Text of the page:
As Assistant Coordinator of AVN Senegal I am in charge of research and development on training and technical issues and co-manage deployment in the field while assisting with strategy and networking.

Monday, May 6, 2013

The Golden Era of Garden Expansion

One of my best friends from back home, Bevan, paid me a surprise visit. He had been traveling for the last several months in East Africa but had led me to believe he was in New Zealand working. Then rumor reached my ear that "a strange tall man with a large beard and some kind of foreign accent" had showed up in the regional Peace Corps office looking for me. I had no clue who this stranger could be until I narrowed down the list of conceivable bearded traveling friends I have to one: Bevan. I was still in a state of denial, repressing my excitement that he could actually be here, so I went about my day in the surrounding villages, visiting some friends and buying supplies at the market. When my host family called to tell me a visitor was there looking for me I finally believed it was true, and raced my bike home just before dusk to find Bevan waiting for me in my tiny village in the middle of the bush. This was no small for feat for him, given he knows no Wolof or French, and managed to find me by using my address and a picture of me off my blog. Since nobody here in Senegal nows me as Patrick (it's Mustafa), he had to show people a photo of me and repeat the name of my village. This tactic worked surprising well.

After a joyous reunion, we settled into a solid work schedule, spending every day out at my garden working, coming home each evening exhausted after digging, watering, foraging, weeding, landscaping, planting, etc. We've been busy turning my humble garden space into a stellar botanical resort complete with mud-brick terraces and a bench with rice-sack pillows. Our main building material is cob--a combination of clayey soil, straw, and water which once mixed and set, hardens into brick-like rigidity. Here are some pics of our progress:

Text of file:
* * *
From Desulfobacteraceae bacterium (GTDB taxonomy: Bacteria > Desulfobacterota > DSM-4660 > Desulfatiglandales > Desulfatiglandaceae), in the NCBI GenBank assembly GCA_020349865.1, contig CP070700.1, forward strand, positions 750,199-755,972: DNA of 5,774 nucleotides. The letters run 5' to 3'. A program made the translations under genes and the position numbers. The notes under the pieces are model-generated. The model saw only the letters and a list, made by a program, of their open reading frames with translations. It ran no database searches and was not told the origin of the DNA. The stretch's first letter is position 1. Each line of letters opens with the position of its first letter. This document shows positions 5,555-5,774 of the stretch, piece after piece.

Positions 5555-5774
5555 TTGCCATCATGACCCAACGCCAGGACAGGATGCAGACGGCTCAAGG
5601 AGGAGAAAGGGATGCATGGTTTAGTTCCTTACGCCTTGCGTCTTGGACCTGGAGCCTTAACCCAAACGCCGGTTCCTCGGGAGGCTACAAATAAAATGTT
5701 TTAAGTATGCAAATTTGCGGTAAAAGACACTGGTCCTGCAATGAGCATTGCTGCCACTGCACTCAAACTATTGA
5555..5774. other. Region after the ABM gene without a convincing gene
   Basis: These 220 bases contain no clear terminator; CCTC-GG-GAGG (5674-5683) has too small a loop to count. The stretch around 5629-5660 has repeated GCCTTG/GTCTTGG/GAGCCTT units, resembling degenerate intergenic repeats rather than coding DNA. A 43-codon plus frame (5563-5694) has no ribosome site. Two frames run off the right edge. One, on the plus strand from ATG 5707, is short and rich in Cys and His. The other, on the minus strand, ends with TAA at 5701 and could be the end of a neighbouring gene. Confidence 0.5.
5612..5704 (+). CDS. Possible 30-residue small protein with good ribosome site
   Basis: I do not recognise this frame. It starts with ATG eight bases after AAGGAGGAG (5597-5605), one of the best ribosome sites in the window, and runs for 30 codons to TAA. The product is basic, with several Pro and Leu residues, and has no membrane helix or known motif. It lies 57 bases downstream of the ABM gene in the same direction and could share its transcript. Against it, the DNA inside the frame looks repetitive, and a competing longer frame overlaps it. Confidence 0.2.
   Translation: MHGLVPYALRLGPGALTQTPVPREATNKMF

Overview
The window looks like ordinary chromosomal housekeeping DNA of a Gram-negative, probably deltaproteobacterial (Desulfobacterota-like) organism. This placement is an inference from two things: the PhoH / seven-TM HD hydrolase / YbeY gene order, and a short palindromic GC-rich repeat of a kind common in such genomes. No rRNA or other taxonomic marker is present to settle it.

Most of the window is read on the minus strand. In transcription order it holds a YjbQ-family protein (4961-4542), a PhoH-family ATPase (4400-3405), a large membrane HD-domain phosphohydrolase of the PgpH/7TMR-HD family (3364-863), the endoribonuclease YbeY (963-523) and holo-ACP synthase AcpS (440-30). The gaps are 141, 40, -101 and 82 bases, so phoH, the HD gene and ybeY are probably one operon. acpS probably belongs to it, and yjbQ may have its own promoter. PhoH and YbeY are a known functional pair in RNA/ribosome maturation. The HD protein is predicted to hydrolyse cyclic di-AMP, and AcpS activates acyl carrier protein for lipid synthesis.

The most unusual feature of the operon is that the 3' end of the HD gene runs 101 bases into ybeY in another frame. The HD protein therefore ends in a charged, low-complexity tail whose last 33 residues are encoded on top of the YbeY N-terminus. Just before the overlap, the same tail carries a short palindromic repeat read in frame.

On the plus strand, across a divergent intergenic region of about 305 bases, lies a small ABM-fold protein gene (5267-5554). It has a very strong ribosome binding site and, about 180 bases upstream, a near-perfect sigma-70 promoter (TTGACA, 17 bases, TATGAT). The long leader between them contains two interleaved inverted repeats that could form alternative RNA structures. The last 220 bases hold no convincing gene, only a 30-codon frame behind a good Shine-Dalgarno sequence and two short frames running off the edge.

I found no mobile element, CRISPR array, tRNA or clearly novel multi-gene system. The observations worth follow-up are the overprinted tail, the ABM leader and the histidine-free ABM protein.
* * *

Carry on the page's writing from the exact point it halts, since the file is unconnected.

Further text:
Bevan and me relaxing on our lounge couch. Naturally this was the first thing we built.

 The original part of my garden, now dubbed the Sculpture Park after our contoured terraces and decorative cob spheres.

 We started building in patterns on our main staircase as well. Some of these superfluous design additions draw skeptical or confused looks, but most people like them.

 Some local kids enjoying a fresh watermelon from my garden. The mangos are also exploding on the trees right now, meaning the most delicious snack breaks imaginable on days that never stay below 100F

 The largest section of the great garden expansion Bevan and I have been working on. Six new beds about 1.5x3 meters, dug to a depth of .5 meters and heavily amended with compost, manure, and sand (the soil here is almost devoid of organic material, and the high clay content makes for an almost cement-like consistency when it dries). This area is the Back '40, behind our central shelter.
Our terraced melon beds (second wave of watermelons and honeydews on their way). We had some extra cob one day and made heads, which turned out to be a huge success with visitors to my garden, especially kids. So now we have plenty of cob heads around the garden, protecting against evil spirits and malicious monkeys.

The upper half of my garden, all new expansion since Bevan has joined me. To the left are the new beds we are breaking in the hard earth to the north of our current space. Known as The Northern Frontier, this area is our sunniest location and we have high hopes for corn, melons, beans, and tomatoes there.

The lower garden, my original area but now remodeled with smooth paths, steps, and rock-hard berms for every bed.

 Shot from underneath the shade structure that will soon complete our central pad, off to the right is our cob oven, dug halfway into the side of a termite mound (the soil in these mounds is like rock, has to be chipped out with picks) and then built in layers using an internal removable frame of peanut shells. It is drying now, we hope to fire it up this week for a pizza, banana bread, or roast meat.

Cooking station, a sheltered cob alcove that does an impressive job of radiating heat and conserving cooking wood. To the left is some amazingly dense wood that Bevan and I hacked off of an old stump out in the bush. It burns like crazy and lasts forever. In the background are two of our three compost pits.

Movie night with the neighborhood kids. I get constant petitions for movie nights, and occasionally relent granted I have my comp charged up and I have the requisite energy to stay up a little later after our long work days. But the kids are always super happy to see some random American film that must confuse the hell out of them (How to Train Your Dragon--"look, it's a giant chicken!"). The kids are a lot of fun to hang out with, and since they have learned I give out snacks to however helps me with my chores (feeding my rabbits, pulling water, sweeping my porch, etc) I almost inevitably have an army of little kids nearly fighting over who gets to help with the evening work when I get back from the garden.  I couldn't imagine a better arrangement.